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Creating a single view of customers across channels has long been the goal of the ambitious retail marketer.
By being able to track and analyse consumer interactions across in-store and online, a retailer can create a new level of insight into their customers and therefore market to them with an unprecedented level of accuracy and insight.
In addition, data has shown again and again that customers who interact with a brand on more than one channel are more valuable and loyal than their single channel counterparts.
However, a single view of customers isn’t as simple as just connecting online and offline databases of information. It requires significant investment in new hardware, software, staff capabilities and processes.
Before launching any project of this scale, retailers need to be aware of the possibilities and pitfalls.
Here are five things that anyone looking to create cross-channel insight needs to know:
Be careful in-store
Collecting data in-store is hard. The standard way of doing this is via loyalty cards, but these only give partial data as people forget to use them or refuse to sign up for them at all.
You can collect names and addresses, either as part of a membership scheme or at the point of purchase, but customers are more reluctant to participate in data collection relative to online.
The latest option is technological. For example using mobiles (via GPS, SMS or NFC) to track location and interactions, but this raises significant privacy issues.
Whichever route is chosen, the key to securing maximum buy-in from customers is to make the process as seamless as possible and, ideally, to incentivise data submission through some form of offer or reward.
Not all data is equal
Collecting and analysing data online is (relatively) easy. There is a huge range of technologies that enable retailers to monitor every aspect of their customers’ interactions with their site. Moreover, this data is clean, in standardised formats and clearly measurable.
In-store, however the picture is murkier and, as mentioned above, the options are imperfect and often result in incomplete data samples. Furthermore, even when they’re working perfectly, in-store data collection methods can only really track what a customer has bought and when they bought it.
They can’t say what they looked at but didn’t purchase, when they put something in their basket and then changed their mind or when they walked past the window, looked in but decided not to transact.
The upshot of these compromises is that in-store data does not provide a comparable level of insight to online data and, even where they offer up metrics that are similar, the in-store data may be less precise and incomplete.
As such, these insights need to be treated with real care, and with an awareness that the paucity of in-store insight has the potential to significantly skew data outputs.
The primary goal of creating a single view of customer interactions is to market more effectively. If a retailer can understand what a customer is doing across multiple channels then a more complete picture can be built of their shopping behaviours and motivations.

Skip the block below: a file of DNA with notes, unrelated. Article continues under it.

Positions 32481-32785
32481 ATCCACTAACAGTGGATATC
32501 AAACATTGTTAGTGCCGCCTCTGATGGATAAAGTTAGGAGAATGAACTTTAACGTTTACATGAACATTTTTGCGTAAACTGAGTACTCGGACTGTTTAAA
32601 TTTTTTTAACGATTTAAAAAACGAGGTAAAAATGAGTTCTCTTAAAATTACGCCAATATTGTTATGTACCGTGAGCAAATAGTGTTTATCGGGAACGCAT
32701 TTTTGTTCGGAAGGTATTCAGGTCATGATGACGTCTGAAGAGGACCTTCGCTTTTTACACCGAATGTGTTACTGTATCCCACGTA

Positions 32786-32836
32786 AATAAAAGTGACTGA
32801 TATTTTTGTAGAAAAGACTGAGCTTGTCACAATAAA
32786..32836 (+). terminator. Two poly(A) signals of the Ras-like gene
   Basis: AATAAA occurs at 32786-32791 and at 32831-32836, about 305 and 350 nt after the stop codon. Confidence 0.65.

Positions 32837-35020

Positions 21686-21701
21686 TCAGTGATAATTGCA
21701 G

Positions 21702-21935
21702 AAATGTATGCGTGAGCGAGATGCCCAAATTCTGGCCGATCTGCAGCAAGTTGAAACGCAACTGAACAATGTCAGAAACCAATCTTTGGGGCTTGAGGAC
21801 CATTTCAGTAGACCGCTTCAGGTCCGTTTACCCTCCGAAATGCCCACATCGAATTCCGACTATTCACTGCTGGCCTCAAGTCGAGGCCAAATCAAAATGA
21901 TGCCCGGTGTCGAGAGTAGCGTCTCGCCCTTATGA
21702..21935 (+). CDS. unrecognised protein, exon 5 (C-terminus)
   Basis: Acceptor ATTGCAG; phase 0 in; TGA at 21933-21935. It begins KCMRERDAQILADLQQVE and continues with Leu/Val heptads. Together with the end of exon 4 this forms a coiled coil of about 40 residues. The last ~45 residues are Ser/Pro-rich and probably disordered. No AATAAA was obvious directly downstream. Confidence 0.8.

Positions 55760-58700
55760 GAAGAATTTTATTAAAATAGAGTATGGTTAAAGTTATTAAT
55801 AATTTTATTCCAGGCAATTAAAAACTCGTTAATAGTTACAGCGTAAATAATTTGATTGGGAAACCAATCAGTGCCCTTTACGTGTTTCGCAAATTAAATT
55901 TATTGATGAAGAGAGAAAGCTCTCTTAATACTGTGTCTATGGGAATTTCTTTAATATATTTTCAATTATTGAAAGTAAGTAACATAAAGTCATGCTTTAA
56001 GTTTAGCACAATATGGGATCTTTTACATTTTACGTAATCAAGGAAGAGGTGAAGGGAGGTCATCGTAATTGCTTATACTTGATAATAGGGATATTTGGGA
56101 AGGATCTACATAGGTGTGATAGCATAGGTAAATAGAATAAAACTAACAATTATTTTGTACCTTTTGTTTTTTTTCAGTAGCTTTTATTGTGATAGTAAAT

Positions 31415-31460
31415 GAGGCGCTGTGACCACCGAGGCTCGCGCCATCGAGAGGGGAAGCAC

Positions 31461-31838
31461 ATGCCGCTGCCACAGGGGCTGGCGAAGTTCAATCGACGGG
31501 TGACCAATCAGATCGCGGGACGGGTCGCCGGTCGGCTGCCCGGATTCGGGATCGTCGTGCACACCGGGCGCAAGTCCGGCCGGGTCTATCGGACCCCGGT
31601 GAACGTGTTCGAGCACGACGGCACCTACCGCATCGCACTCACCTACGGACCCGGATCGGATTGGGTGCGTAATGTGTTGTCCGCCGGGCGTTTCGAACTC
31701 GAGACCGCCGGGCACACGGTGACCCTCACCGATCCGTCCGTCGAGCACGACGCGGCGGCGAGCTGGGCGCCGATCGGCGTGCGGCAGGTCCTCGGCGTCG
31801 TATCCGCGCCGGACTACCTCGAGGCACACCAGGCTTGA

For example, if someone purchases a product in store they could be offered complementary products online or, if they research a product online, they could potentially be offered discount options in store.
However, the value of segmentation is finite. Drilling ever deeper into the data can give smaller and smaller segments, eventually arriving at one-on-one marketing.
Whilst this might seem like an admirable ambition, as segments get smaller it’s hard to avoid diminishing returns and continue to drive real value. When using cross channel data retailers should always have a clear value calculation in the back of their mind, balancing cost and benefit at every stage.
Don’t get too personal
In a related point, over-segmentation also has risks in terms of customer relationship. Whilst a targeted marketing offer can delight a consumer and offer them real value, there is a difficult line where personal becomes creepy.
Revealing too much insight into a shopper’s habits can make them feel spied on and thus reject positive marketing messages.
The level of personalisation should always be viewed through the prism of a user’s privacy. Does a shopper want every user of their computer to know what they’ve been buying online?
If a customer is offered in-store discounts based on a potentially sensitive transaction they’ve made online is there potential for embarrassment?
A single view project is essentially a massive integration task. Silos of information about online behaviour need to be matched and integrated with their online equivalents.
CRM systems need to be aligned and co-ordinated, loyalty programmes need to be developed to account for new interaction channels and even in-store EPOS systems need to be adapted to enable new flows of information in and out.
It’s this process that’s going to cause the disruption and cost that can scare off the wary. Like any major process and technology change a single view project will inevitably come with challenges and costs.
The benefits of single view are clear but, before going down this road, a retailer should be equally aware of the costs and limitations.
At the end of the day, a retailer must draw their own conclusion from their research and decide if there is a cross-business strategy that their in-store customers would buy into.
If the answer is no then they should not invest heavily in this area. Conversely, if the stars of customer, channels and data can be made to align, then a single view can deliver real bottom line benefits.